Some skincare ingredients not to mix because they don’t play nice with each other. The ingredients that shouldn’t be layered are those that are difficult to keep stable in a formula, increase the risk of irritation together, or cancel each other out when combined.
With a little know-how, you can streamline your routine to make sure all the components are working for you and getting you closer to your good-skin goals.
Here are some scenarios of skincare ingredients not to mix:
Vitamin C with Salicylic Acid
Vitamin C is effectively an acid (it’s sometimes known as ascorbic acid), so layering it with AHAs and BHAs like glycolic, salicylic, and lactic acids is a big no-no.
It’s also really unstable, so any acids you layer it with will destabilize the pH balance and render it completely useless before it even has a chance to work its magic.
Retinol & Vitamin C
These efficacious ingredients may brighten your complexion and fade dark spots better than anything else, but in tandem, both of the actives have the potential to irritate your skin.
Minimize redness and flaking by keeping your favorite retinol and vitamin C serums separate. Slot vitamin C into your a.m. routine, especially since it functions better in the daytime.
Retinol is best for your p.m. skin-care lineup, as light can increase the degradation of the product.
Benzoyl Peroxide and Retinol
If you’ve been dealing with acne for a while, you probably already know that both of these ingredients work to prevent breakouts. But they’re not often used in combination in the very same product.
Benzoyl peroxide is a potent acne product that’s great for inflammatory acne, but many people are unaware that benzoyl peroxide can inactivate topical retinol.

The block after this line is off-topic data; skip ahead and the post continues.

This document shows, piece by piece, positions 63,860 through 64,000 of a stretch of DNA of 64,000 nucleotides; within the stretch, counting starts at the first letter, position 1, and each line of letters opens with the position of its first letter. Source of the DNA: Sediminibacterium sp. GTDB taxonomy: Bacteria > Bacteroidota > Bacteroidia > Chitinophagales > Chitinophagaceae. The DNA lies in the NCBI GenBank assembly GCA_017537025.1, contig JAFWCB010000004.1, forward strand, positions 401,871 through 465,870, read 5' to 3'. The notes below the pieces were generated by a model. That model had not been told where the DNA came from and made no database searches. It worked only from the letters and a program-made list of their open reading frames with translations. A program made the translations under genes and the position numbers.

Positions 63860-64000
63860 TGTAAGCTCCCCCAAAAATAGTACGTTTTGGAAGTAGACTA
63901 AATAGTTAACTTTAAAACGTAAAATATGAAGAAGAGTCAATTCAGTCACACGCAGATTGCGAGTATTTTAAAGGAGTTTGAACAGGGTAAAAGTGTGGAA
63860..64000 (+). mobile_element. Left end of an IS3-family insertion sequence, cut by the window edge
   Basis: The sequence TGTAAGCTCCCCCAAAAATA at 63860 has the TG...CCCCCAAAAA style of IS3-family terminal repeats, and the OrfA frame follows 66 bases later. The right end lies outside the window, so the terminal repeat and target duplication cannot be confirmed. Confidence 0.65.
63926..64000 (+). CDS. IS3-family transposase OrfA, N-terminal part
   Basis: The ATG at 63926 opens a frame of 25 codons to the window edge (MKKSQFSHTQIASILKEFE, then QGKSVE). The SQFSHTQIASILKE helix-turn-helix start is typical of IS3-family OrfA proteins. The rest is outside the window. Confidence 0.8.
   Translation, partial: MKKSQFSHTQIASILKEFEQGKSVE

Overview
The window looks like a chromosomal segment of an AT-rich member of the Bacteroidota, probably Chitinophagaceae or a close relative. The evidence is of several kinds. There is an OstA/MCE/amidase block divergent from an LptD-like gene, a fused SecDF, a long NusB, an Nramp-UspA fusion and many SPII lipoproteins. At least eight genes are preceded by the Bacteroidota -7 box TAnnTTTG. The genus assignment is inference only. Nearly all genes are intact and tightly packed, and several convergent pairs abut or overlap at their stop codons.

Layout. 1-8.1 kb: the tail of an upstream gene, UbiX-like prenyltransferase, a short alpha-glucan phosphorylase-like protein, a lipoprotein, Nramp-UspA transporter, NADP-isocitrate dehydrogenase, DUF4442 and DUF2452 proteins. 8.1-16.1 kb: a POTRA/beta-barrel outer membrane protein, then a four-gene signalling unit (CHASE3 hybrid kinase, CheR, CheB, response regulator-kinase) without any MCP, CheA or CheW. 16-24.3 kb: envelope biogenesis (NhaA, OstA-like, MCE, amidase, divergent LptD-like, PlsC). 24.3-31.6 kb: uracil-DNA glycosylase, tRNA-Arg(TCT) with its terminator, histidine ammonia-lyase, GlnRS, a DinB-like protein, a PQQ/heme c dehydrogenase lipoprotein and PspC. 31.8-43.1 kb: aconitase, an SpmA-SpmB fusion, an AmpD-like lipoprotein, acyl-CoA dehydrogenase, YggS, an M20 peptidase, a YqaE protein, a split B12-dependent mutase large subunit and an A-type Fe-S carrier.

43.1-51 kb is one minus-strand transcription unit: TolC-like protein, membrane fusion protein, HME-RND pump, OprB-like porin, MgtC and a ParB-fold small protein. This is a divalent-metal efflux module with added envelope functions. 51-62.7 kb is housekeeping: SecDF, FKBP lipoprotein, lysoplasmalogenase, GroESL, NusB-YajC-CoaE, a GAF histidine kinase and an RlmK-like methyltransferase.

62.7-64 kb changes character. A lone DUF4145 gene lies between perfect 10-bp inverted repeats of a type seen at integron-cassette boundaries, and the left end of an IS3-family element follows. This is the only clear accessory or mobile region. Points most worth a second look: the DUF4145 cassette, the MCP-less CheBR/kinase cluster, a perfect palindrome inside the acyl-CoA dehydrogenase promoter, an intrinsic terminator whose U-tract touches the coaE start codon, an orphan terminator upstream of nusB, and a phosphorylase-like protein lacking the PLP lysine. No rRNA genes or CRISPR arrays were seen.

AHAs and BHAs
AHAs are best for dry skin and anti-aging, while BHAs are best for addressing the appearance of acne such as large pores, blackheads, and pimples.
But combining AHAs, like glycolic acid, and BHAs, like salicylic acid, can be harsh on the skin.
Retinol and AHAs/BHAs
The problem with using them together? Retinol is extremely unstable and using it with ingredients like acids can be too hard on the skin, causing dryness, sensitivity, and irritation – particularly if you already have sensitive skin or use strong concentrations.
Soap-based cleanser and Vitamin C
Vitamin C is designed as a morning product. But what you cleanse with beforehand matters, too.
As mentioned earlier, vitamin C is best when formulated with a low pH, though, using a soap-based cleanser, which has a high pH, will ultimately decrease skin’s ability to absorb vitamin C.
Niacinamide and Vitamin C
Used separately, both ingredients are great for treating blemish-prone and scarred skin, and you’ll find they’re used together in some multi-ingredient serums.
However, combining them DIY-style is potentially a recipe for disaster. Niacinamide can cancel out the good properties of vitamin C and turn it into a substance that causes redness and can trigger acne breakouts.
Benzoyl Peroxide and Hydroquinone
One of the crucial tips dermatologists share with their patients they prescribe hydroquinone to is avoid merging it with benzoyl peroxide in your skin-care routine.
Together, they can do the exact opposite of what you want them to do and end up temporarily staining your skin.